Jerry: Many writers feel a concern about sharing their private lives in public. I imagine this was even more intense for you, given the very personal nature of some of your disclosures. What was it like to share these private experiences?

Bill: At first I was terrified. When I first met my agent David Black, I couldn’t even look him in the eye as I tried to describe what I thought the book might be, even without details. I also hated sending the story to my mother, but it turned out to be good; we talked like we never had before ? a conversation that made its way into the end of the book.

After I submitted the manuscript, and it made the rounds through the offices at Hyperion, I was speaking to someone about the book – of course, right? – and the experience was so bizarre that it cured me of shock. I was lucky to be able to realize that everyone was going to know the worst parts of my life. And I’m luckier, I think, that for some reason I don’t very much care.

David Black, my agent, gave me some great advice when he read my first chapters. “Get ready for everyone on earth to understand you,” he said. And that’s been true: When I lose my temper at work with friends or I’m snotty at work or something, it’s not because I’m having a bad day but because my dad stuck a gun in my mouth ? that sort of thing. Everyone else has all these potential motivations that are hidden so we assume they’re just having a crappy day or are sick or tired or justified in their actions. But for me, now, for everyone who’s read my book the temptation is to attribute everything I do to something they’ve read. I don’t hold that against them. It’s probably hard not to do.

Most people are nervous when they approach me to talk about the story. They’re not sure if mentioning some scenes will open some sort of traumatic wound that’s been scabbed over. I try to put them at ease, and also try to apologize for the graphic nature of the story.

The bizarre thing is that I’m more myself now than I ever was. Rather than being driven or affected by shame, all the mistakes I make are my own mistakes, all the anger is my own, all the stupid decisions are just me being a stupid human, which is all I ever wanted. I’m more me than ever, yet to everyone else, I’m more the character in the book than ever.

The only concession I think I make is that when I give a book reading I try to select a section based on the audience. The story about my father making me race the killer poodle works pretty well.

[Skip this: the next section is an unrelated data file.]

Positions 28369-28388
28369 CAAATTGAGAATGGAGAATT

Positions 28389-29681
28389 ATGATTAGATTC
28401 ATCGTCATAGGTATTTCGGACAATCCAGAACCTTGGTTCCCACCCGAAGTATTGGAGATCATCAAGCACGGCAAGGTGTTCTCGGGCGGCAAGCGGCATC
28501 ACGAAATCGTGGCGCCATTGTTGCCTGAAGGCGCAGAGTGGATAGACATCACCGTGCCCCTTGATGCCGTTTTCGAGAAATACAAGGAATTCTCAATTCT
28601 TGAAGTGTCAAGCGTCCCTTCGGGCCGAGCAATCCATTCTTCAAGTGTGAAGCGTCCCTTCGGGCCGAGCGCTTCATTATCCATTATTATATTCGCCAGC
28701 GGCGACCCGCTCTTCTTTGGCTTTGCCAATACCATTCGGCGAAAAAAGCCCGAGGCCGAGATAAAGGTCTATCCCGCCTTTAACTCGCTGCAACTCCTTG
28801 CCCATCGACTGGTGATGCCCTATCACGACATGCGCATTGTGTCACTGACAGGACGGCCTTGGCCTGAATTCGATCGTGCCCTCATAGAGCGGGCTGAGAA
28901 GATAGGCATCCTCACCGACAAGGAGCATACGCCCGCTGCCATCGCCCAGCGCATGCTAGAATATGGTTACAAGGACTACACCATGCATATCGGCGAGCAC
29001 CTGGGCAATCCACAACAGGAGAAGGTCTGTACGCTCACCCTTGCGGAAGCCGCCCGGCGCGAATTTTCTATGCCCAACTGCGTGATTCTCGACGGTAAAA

Jerry: What advice would you give to people about looking at their own darker memories, and how to decide whether to dig deeper, or keep them hidden, or share them with others?

Bill: I imagine that the best way to go about our lives is different in at least some measure for each of us. Mining the hole inside me worked out; it might not for someone else. For me, it worked out that to be successful in a sport I fell in love, I had to spend a lot of time immersed in suffering, turmoil, unpredictability and other conditions that evoked my memories – and that one positive trait I possess, tenacity, was the answer to the memories as well as the sport.

Jerry: How would you describe what happened to you by writing this book – for example was it healing, redemption, therapy?

Bill: It felt like I was purified in some kind of fire. I don’t think I can make up for the rotten things I’ve done, nor do I think I have to make up for the things that were done to me. I just wanted to be shed of all of them, start fresh. My idea was never that I would be perfect, or even necessarily a better person. I just wanted to be a person.

The races themselves were the vehicles of my transformation . . . the experience of trying so hard, of failing, of succeeding only to fail again, of being outmatched but not quitting, then of having to quit anyway – all of that thrust my childhood back into my life. So my introspection took place at 30 mph, 180 beats per minute, 500 feet off the back of the pack or rubbing elbows with a whirling madman. Bike racing, as it turns out, feels like being burned clean.

Jerry: Some of the humiliating experiences your dad put you through were extremely difficult for me to read. Did you ever consider damping the book down to make it more palatable?